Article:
For more information on REI Flagship in Washington D.C. and their contributions, visit their website.
REI, which stands for Recreational Equipment Inc., opened its 5th Flagship this weekend with a three-day block party celebration. The events were open to the public and included marching bands, outdoor classes, screen printings, live bands and DJs all weekend long, and of course, a webbing cutting by the store’s GM.
Becky Smith, the General Manager for the new Flagship was beyond excited to be opening this Flagship in the historical arena that it once was.
“This building is just a really incredible example of architecture that was back in the 40’s, and we’ve been able to really keep some of those original elements in the space,” says Becky Smith, who has been with REI for ten years as of August 21st. “You see the arches from the outside of the it, and then when you come into our space, you still get a sense of some those old features that we have. We’re able to recover some of the old basketball flooring from where the Harlem Globetrotters played on this court, we’re able to keep some of the old stadium style seating, kind of up on a wall.”
The building isn’t the only thing Becky is excited about sharing with the community. As far as the impact on the DC community, she had this to say about how REI plans to leave its mark.
“REI gives back big time to the DC community, so this year alone, we’ll give over 1 million dollars to local and national non profits that are headquartered here in the DC area, so absolutely an amazing example of that. On a more local level, just a few weeks ago we took 84 of our new inspired guides out to Fort Dupont, worked side by side with members of the National Park to clean up some of trails.”
Each day started with hundreds of people lining up early in the morning to get in as soon as the doors opened. The first 500 each day received water bottles with gift cards inside of them. The three day block party proved that people are excited to have an REI in their DC community.
For more information, or to find an REI closest to you, visit their website.
This past Friday, October 14th, 2016, the Goethe-Institut in Washington D.C. hosted an evening of board games, wine, snacks, and social interaction. Anyone who wanted to participate was welcome to join for a fee of $5.00. Over 40 people eventually showed up to enjoy the event.
Norma Broadwater is the Public Relations Coordinator for the Goethe-Institut, and she got the idea for a game evening after visiting a store that informed her that the most popular board games come from Germany.
“It was kind of a revelation to me, so I thought well, wouldn’t that be fun to present that to others,” says Norma, who has been with the Goethe-Institut for almost 15 years.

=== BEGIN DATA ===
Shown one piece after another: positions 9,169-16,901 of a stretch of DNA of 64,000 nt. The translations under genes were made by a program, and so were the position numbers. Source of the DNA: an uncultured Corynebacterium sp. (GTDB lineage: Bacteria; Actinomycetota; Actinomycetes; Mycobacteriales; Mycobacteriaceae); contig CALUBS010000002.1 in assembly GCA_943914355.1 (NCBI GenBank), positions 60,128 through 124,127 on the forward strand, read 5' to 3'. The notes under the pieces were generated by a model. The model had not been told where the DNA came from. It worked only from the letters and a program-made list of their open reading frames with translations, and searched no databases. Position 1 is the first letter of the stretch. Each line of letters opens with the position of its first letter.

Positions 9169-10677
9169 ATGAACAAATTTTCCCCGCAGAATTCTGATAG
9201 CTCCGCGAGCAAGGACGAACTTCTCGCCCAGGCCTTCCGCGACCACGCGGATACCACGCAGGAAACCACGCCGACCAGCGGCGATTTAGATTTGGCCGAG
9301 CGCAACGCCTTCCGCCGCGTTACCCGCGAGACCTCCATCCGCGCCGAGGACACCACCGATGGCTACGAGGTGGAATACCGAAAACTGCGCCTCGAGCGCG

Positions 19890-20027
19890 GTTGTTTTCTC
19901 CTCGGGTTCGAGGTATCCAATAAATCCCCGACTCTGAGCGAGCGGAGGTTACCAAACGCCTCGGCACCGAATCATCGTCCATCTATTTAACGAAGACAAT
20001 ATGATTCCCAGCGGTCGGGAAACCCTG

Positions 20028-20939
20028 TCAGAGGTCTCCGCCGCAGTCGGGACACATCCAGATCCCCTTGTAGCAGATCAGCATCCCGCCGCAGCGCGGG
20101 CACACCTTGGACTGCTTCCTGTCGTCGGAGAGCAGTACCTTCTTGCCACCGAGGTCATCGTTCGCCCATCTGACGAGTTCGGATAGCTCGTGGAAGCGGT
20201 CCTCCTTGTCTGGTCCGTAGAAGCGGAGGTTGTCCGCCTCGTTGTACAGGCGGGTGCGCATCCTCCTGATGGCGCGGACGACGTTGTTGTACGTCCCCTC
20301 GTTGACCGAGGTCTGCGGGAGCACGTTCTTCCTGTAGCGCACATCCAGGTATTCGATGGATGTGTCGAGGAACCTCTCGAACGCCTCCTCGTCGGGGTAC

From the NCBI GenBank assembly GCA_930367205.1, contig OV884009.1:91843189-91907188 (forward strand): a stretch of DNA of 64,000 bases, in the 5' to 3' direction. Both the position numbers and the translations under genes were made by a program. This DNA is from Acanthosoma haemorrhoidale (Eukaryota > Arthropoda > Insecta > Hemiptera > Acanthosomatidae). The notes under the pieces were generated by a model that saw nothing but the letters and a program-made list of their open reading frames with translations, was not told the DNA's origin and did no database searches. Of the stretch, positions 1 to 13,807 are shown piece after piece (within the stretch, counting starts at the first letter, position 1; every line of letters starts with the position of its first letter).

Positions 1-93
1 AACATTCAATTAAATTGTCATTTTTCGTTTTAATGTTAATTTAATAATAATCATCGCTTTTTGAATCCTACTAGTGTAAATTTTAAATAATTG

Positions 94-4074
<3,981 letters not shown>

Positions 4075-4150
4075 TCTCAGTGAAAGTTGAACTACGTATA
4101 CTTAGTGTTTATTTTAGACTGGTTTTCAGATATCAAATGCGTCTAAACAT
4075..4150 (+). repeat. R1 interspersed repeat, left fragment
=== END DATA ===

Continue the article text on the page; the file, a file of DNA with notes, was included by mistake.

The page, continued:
She says what she likes about the evening is it brings together people from both Germany and the U.S.
With the help of Ben and Evan, owners of the game store Labyrinth, Norma has been able to make the experience more enjoyable.
Ben and Evan have been hooked on board games for years, so their expertise allows them to teach the instructions of many complex games including Settlers of Catan, Carrassonne, The Downfall of Pompeii, Camels Up, Karuba, and Hanabi.
With the help of Ben and Evan, Norma and the staff at the Geothe-Institut have set up an experience that offers numerous health benefits from playing board games. The most important one being, it makes us happy.
“Between the game store folks being very good at explaining and people just being very welcoming,” says Norma, “there have been a lot of friendships formed and by the end of the evening people aren’t really wanting to leave, and there’s a very happy sound throughout the space.”
For more information on the Goethe-Institut’s events, visit their website.
For more information on Ben and Evan, visit their game store on Pennsylvania Ave. in Washington D.C., or their website.
More than 300 people signed up to participate and support one of the oldest institutions in D.C. Many kids also showed up to run the 3.12 mile race through the cemetery, showing their abundance of energy is helping them stay healthy. If they weren’t up for the challenge, a kids’ fun run started five minutes after the 5K at 6pm.
Activities before the race included a DJ playing music for people to dance and warm up to, and a bubble machine for kids. The after race activities included a beer tent for all 21 and over participants.
The first place winner was Desta Morkama of Arlington, VA with a time of just over 17 minutes.
For more information on the cemetery and its upcoming events, visit their website.
WASHINGTON DC- People gathered at Freedom Plaza on Pennsylvania Avenue this past rainy Saturday, for the 4th Annual Race for Every Child 5K. Over 3,000 people participated in the race, resulting in over 1.2 million dollars being raised for Children’s National to provide much needed health care to children.